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The Great Hatchling Race

Posted: September 28, 2020

The scene is set.

It’s a beautiful sunny day here on Grand Anse, and our competitors are waiting out the afternoon heat beneath a cool layer of carefully placed sand. They’ve been waiting for this day for two months, now, and are eager to get going. The sand cracks and crumbles with the pressure of approximately one hundred and fifty tiny sets of flippers. The crowd holds its breath as the sand buckles once, twice, three times…

… AND THEY’RE OFF!

The fan favourites, Shiny and Forrest, burst out of the gate at speed, the latter holding a fair lead for the first half metre or so of their dash. Behind them, the rest of the hatchlings crowd the beach in their mad dash towards the finish line – the sparkling blue sea, still a good ten metres of open ground away. It’s a race against time to reach their destination, and it shows in the frantic slaps of their flippers as they wiggle towards safety.

Forrest’s lead is quickly dwindling as Shiny closes the gap between them, picking up speed with every centimetre of ground he covers. The two brothers seem to be neck and neck, but – oh! What’s this?! Forrest finds his way suddenly blocked by a seemingly insurmountable piece of driftwood! To a person, it’s hardly an obstacle, but to a Hawksbill turtle hatchling only a few centimetres long, the driftwood could put him out of the race for good.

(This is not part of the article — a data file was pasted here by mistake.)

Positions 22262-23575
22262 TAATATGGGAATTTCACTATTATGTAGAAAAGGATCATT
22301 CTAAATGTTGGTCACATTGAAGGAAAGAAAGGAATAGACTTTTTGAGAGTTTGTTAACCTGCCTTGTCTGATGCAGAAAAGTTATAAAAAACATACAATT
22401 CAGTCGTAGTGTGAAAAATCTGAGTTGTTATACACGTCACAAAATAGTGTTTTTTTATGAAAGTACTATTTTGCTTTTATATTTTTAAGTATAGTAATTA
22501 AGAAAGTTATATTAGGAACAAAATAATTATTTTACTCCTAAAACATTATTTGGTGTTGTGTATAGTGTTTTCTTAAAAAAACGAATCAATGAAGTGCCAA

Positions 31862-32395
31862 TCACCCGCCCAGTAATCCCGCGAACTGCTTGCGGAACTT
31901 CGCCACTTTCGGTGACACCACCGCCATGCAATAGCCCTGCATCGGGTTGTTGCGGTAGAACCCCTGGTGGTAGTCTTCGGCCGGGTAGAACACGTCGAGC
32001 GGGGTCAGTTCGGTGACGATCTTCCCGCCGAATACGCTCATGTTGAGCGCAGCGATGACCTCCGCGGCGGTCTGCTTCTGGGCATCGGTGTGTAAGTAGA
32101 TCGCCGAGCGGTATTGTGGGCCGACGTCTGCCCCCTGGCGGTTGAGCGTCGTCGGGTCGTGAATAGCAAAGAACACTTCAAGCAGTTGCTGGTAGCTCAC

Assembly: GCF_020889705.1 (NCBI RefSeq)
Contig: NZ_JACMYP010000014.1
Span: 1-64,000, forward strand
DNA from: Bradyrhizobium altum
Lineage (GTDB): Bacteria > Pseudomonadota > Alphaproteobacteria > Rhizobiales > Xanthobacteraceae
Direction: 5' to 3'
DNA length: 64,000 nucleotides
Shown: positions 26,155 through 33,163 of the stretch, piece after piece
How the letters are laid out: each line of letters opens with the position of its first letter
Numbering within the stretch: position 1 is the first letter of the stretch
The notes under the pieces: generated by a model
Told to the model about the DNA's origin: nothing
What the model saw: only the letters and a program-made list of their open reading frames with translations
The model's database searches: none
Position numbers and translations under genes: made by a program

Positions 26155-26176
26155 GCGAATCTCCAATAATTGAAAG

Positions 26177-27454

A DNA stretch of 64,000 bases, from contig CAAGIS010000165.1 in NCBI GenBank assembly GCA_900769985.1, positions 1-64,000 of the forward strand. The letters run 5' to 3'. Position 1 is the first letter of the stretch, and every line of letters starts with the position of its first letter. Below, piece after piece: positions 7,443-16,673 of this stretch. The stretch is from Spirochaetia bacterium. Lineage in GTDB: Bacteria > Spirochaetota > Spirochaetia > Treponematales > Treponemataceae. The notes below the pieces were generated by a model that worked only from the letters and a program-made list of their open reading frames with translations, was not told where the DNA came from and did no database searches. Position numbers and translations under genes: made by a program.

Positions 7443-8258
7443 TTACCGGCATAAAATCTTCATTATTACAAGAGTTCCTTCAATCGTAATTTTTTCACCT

Forrest (as his name might imply) is a stubborn little fellow, though, and won’t be thwarted that easily. With a surprising amount of dexterity for a set of limbs that are designed for swimming through the ocean as opposed to manoeuvring on land, he pushes and pulls and clambers over the top of the debris. Every second that he spends out here in the sun increases the chance of overheating or getting picked off by a predator (like a bird or crab), so time is of the essence. His brothers and sisters have nearly caught up with him by now, but just before he gets washed away by the tide of their passing, he clears the driftwood and sets off again.

Shiny has a good metre on him now, but Forrest won’t be dissuaded. With his momentum he practically tumbles down the smooth white sand of the beach, inching ever closer to the relative safety of the water. When Shiny finally hits the edge of the waves, his brother is only a hair’s length behind him, and together, they’re pulled out to sea. The rest of the crowd follows, not a single casualty among them, and a new generation of Hawksbill turtles can finally begin their lives in earnest.

Do you want to help in our conservation efforts to protect and understand the critically endangered Hawksbill turtle and the endangered Green turtle? Come and join us on one of out volunteer programs! Find out more at: https://www.gvi.co.uk/location/volunteer-in-curieuse/

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